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 Post subject: Chanson pour une vie
PostPosted: Tue May 03, 2011 4:29 pm 
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Joined: Tue May 03, 2011 2:40 pm
Posts: 22
Hello, musicians. My name is Christian Perrotta, I'm Brazilian and 21 years old. I have never studied music in a school or elsewhere. I learnt it all by myself. Only now I'm studying music at the university.

This is a composition of mine that people seemed to like (some friends and friends of friends). However, I've never had an opinion from musicians about my music. I'd like to have any comment, criticism, praise etc. What else you'd like to add to my compositional process.

Thanks


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 Post subject: Re: Chanson pour une vie
PostPosted: Wed May 04, 2011 1:57 am 
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Joined: Mon Nov 29, 2010 7:28 am
Posts: 1250
Location: Springfield, Missouri, USA
Hello Christian,
Well this work bears the traits of exploration and discovery. I can hear you exploring with this piece. The basic harmonic language is Common Practice Period (meaning the pervasive use of tertian harmony (chords of stacked 3rds) and functional tonality), but you don't yet seem to understand the principle of Closely Related Keys (simply put they differ by only one degree (added or subtracted) in the key signature, whether major or minor mode*) and how to move from one to another (modulation). From about the 20-40 second mark, you use chromatic tones that are out of context. As a composer you must a have a reason for every note you write, understanding it's purpose and context. Your texture is basic, and known as treble-dominant or homophonic in that there is a high melody part supported by harmonic activity below: a lot of great music has been written this way. There seemed to be some shift(s) of meter (not tempo) that were not immediately inteligible. The most difficult thing you will likley need to tackle is to understand harmony, funtional tonality, how to use non-chord tones (dissonance), and form (the larger shape of musical works). This is no easy task and is in fact the reason many go to college/university/conservatory to be instructed in. Music is a language, and as such it has its grammar, cadences, syntax, lexicon, and literary forms, not to mention styles. It is no minor task to prepare oneself to be sufficiently skilled to compose. If you have patience and tremendous dedication, to the point of great sacrifice, then this is something you will be able to develop. You are not too old, but most your age pursuing composition would already know all the basic science of this art. As with any other artist, you learn the craft and the history of those before you. Then you may be able to contribute something new and interesting. Good luck and study very hard! :)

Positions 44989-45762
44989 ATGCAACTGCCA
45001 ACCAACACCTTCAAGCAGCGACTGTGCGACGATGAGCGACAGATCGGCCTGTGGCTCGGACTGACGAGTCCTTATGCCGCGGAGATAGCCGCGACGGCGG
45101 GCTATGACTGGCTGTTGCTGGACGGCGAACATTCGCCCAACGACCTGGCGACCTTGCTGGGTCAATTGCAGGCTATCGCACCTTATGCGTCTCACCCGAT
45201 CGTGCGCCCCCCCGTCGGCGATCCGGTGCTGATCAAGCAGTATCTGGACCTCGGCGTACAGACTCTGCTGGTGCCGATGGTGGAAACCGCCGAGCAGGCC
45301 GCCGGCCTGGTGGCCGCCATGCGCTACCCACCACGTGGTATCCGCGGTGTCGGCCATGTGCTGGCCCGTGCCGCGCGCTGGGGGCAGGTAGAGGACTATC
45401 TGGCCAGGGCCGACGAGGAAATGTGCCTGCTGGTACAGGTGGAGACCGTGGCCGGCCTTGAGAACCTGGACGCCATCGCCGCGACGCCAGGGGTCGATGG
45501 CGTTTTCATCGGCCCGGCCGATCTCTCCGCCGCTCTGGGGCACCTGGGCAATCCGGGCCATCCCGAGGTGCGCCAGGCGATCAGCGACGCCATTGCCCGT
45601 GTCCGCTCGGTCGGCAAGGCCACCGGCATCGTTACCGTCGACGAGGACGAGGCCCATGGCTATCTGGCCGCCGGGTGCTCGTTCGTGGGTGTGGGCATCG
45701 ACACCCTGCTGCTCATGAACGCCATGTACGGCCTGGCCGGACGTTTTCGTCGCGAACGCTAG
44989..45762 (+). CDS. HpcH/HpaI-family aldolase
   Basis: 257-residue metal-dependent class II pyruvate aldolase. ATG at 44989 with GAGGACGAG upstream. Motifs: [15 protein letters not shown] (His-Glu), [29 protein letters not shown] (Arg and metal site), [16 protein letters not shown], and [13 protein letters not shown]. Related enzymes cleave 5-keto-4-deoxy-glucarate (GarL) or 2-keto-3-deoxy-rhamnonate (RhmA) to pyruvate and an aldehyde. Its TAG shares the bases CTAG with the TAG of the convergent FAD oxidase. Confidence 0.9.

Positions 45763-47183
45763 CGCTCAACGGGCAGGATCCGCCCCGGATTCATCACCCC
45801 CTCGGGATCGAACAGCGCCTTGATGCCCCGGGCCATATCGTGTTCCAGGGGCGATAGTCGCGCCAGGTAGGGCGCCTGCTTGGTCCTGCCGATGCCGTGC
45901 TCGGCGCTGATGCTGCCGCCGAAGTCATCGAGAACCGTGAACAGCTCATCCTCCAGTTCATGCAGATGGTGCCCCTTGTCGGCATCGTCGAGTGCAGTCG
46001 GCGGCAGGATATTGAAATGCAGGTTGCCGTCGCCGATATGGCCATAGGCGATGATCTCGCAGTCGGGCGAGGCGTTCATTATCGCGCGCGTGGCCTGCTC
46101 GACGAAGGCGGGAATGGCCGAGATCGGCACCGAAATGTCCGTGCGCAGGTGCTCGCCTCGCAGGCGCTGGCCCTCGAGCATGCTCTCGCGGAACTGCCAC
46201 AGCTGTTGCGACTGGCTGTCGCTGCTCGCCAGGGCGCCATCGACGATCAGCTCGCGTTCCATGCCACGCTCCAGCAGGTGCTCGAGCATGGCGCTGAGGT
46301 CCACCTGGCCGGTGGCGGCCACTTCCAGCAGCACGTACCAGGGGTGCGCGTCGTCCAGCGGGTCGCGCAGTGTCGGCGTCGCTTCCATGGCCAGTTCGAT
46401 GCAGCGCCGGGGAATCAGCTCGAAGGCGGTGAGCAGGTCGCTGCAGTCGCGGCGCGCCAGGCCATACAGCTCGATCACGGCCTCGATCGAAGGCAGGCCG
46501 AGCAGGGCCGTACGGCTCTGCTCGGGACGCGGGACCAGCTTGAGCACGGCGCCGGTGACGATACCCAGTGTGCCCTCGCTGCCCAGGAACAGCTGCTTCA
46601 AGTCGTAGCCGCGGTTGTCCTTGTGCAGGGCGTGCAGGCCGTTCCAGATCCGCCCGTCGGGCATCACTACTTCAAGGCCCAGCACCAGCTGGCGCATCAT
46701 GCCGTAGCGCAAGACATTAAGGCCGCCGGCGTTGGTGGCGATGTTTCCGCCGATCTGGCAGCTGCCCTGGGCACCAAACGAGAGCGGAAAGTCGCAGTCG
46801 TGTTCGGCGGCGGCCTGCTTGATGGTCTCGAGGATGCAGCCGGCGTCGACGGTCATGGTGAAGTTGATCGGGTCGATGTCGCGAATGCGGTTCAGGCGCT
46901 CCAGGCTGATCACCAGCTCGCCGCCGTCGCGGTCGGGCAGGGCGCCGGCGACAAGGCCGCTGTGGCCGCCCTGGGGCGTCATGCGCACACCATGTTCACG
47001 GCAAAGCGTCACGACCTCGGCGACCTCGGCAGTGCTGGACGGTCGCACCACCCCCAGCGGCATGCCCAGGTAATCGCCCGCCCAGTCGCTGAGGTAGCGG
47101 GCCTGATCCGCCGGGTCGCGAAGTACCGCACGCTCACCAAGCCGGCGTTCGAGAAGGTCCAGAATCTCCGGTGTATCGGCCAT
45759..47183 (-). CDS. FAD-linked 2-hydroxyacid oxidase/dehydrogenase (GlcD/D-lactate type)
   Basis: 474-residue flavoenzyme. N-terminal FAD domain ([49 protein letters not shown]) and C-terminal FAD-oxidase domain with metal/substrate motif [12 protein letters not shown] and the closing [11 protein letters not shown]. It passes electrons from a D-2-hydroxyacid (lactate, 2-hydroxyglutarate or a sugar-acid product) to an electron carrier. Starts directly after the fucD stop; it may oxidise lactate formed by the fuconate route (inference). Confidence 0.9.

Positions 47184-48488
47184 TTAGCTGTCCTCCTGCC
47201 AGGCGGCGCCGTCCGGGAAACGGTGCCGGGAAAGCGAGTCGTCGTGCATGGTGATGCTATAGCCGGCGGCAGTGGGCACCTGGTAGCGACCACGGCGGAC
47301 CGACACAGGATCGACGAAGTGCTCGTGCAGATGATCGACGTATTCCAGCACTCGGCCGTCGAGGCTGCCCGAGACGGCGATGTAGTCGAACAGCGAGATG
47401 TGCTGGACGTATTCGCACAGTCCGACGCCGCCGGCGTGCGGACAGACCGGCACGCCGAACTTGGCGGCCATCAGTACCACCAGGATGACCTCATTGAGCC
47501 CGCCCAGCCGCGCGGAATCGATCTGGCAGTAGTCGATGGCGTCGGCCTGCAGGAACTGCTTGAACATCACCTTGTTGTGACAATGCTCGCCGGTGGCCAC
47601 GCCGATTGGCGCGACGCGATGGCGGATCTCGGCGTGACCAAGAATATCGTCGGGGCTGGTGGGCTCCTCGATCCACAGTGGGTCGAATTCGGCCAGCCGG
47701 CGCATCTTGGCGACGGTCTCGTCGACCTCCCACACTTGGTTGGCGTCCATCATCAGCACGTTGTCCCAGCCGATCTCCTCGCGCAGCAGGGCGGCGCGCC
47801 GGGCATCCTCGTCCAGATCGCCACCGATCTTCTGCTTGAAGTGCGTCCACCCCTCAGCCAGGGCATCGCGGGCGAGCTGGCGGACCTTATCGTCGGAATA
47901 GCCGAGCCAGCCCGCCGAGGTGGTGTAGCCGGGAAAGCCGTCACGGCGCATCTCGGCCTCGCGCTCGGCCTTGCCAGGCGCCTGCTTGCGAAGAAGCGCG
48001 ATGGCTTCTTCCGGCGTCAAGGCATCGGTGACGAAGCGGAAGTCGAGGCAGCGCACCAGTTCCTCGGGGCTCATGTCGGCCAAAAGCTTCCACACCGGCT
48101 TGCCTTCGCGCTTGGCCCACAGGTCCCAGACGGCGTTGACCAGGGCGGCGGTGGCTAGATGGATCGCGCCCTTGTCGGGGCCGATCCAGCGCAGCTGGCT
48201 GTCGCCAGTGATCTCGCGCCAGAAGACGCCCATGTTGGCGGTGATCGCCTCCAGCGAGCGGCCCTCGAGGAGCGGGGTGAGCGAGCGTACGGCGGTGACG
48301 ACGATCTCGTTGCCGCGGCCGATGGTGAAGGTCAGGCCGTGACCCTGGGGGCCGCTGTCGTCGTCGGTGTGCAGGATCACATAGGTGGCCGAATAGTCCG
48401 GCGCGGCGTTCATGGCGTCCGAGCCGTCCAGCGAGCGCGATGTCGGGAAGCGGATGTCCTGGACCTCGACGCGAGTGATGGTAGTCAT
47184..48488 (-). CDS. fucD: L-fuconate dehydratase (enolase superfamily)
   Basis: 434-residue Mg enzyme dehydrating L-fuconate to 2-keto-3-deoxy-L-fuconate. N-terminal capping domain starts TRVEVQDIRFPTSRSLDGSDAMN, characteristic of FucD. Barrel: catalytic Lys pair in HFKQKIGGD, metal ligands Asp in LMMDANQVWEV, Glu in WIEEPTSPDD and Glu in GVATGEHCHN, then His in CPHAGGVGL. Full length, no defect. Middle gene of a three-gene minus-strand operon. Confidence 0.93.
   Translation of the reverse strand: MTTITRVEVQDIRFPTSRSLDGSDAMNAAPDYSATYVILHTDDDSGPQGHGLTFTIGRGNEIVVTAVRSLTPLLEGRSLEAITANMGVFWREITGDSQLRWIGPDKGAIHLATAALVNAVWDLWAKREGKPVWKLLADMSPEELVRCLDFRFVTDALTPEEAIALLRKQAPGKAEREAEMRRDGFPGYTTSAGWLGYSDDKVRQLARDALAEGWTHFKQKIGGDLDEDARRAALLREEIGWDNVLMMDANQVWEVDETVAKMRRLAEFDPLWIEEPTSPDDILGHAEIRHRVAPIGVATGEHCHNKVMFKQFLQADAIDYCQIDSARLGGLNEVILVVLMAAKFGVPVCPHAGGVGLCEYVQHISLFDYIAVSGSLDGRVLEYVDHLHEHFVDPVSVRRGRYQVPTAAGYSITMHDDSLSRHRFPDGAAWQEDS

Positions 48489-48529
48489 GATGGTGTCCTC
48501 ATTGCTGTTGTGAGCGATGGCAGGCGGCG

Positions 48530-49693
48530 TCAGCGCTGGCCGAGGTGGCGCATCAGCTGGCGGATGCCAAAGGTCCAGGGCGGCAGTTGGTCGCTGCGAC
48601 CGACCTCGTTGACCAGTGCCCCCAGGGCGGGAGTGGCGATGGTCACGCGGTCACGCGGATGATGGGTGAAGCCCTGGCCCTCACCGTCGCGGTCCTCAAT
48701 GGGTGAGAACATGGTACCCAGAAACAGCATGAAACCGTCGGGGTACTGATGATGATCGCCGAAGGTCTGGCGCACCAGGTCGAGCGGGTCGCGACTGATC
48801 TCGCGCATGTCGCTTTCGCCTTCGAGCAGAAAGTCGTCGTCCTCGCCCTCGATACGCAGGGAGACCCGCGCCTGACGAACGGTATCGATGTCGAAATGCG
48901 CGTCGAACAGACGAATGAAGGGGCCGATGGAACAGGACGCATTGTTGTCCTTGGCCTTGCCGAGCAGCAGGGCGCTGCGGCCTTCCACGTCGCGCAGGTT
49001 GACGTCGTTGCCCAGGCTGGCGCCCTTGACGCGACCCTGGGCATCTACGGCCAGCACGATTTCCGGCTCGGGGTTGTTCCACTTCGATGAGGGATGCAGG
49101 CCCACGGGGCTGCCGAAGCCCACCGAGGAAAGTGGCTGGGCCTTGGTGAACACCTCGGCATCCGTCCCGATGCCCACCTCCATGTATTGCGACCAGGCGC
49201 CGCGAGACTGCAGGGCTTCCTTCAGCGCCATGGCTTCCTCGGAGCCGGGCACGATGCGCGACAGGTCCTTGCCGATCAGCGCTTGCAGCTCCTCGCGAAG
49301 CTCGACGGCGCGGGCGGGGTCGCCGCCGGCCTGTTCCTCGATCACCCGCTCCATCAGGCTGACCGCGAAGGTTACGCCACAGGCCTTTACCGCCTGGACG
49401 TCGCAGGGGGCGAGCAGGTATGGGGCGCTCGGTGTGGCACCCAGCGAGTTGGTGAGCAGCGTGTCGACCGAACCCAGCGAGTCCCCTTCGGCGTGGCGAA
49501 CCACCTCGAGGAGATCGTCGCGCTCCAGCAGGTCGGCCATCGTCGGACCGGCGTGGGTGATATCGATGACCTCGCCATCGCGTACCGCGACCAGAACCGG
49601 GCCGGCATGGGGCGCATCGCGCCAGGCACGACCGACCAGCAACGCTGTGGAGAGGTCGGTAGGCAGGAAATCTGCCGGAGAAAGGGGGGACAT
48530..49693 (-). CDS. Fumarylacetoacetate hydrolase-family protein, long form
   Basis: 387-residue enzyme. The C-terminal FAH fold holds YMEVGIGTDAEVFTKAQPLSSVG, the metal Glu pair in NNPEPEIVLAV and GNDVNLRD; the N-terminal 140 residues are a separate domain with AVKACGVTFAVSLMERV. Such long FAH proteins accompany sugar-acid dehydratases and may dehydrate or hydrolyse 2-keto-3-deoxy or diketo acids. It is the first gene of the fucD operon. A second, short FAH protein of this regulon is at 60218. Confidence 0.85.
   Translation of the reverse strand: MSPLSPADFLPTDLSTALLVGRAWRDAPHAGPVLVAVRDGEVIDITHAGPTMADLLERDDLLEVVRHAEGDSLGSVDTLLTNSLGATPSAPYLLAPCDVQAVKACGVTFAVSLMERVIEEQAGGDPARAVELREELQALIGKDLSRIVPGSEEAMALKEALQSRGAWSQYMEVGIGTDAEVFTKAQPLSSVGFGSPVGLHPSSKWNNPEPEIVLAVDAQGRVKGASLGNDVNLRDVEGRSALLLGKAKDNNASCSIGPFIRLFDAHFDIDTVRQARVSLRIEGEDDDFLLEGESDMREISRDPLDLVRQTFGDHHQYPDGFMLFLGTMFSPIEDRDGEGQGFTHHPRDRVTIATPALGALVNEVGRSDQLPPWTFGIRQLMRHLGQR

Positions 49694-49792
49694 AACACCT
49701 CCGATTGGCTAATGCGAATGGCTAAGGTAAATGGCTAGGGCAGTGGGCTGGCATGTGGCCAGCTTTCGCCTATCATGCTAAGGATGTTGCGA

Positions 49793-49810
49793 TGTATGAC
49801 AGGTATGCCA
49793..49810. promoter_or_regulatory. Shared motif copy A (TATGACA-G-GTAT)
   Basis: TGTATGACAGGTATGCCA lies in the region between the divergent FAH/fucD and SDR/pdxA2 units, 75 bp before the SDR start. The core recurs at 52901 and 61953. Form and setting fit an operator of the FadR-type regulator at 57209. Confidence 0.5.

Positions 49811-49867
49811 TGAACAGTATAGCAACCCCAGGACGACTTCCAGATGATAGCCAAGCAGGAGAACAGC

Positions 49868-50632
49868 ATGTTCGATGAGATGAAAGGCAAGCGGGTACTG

Regards,
Eddy


* e.g.: F major/ D minor - C major/A minor - G major/E minor. (6 closely related keys)

_________________
Eddy M. del Rio, MD
"A smattering will not do. They must know all the keys, major and minor, and they must literally 'know them backwards.'" - Josef Lhevinne


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 Post subject: Re: Chanson pour une vie
PostPosted: Wed May 04, 2011 1:58 pm 
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Joined: Mon Jun 12, 2006 11:45 am
Posts: 9889
Location: Netherlands
This is the same point I am always making - though without all the factual information. One cannot just start composing out of the blue,
unless one has tremendous originality. And even then, some basics have to be learnt (spelling :P ) Clumsy harmonies and modulations usually give away amateur compositions, as well as a lack of development and purpose. Everybody can dream up a tune (though few can dream up a GOOD tune) but to do something interesting with it, that will capture a listener for more than 10 seconds, is another matter. The biggest mistake IMO, one that many make, is to doodle for 5 or 10 minutes minutes around a single idea (a Ravel could do that in his Bolero, but that's another ballgame). If you have little material, keep it short. That is one of the reasons while Riley's piece 'Despair' is good, it knows when to stop.

Sorry to be a bit critical, Christian. Nonetheless, welcome to PS, and thanks for your feedback on other composition efforts.

_________________
Nothing is always absolutely so -- Sturgeon's law
Chris Breemer


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 Post subject: Re: Chanson pour une vie
PostPosted: Wed May 04, 2011 5:25 pm 
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Joined: Tue May 03, 2011 2:40 pm
Posts: 22
Thank you so much, guys, for listening and helping me. You don't need to be sorry due to the criticism. That's what we need! There would be no purpose to post a composition here just to be praised.

Well, understand very well what are closely related keys. However, I do unterstand too that I don't HAVE to modulate to a closely related key. I started with the key of E major, but I decided to go to A minor! In fact, I challenged me to fo that. The main idea (the A minor melody) existed before the introduction. So I started the introduction in another distant key and gradually reached the A minor in chromatic progressions.

I'm not an expert in Harmony, I'm still studying it with the book Harmony, by Schoenberg. I've been using this new knowledge in some compositions, but this one is an older one, so yes, it's very exploratory!

Well, your comments will certainly be in my mind the next time I'll start a composition.

Thank you again


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 Post subject: Re: Chanson pour une vie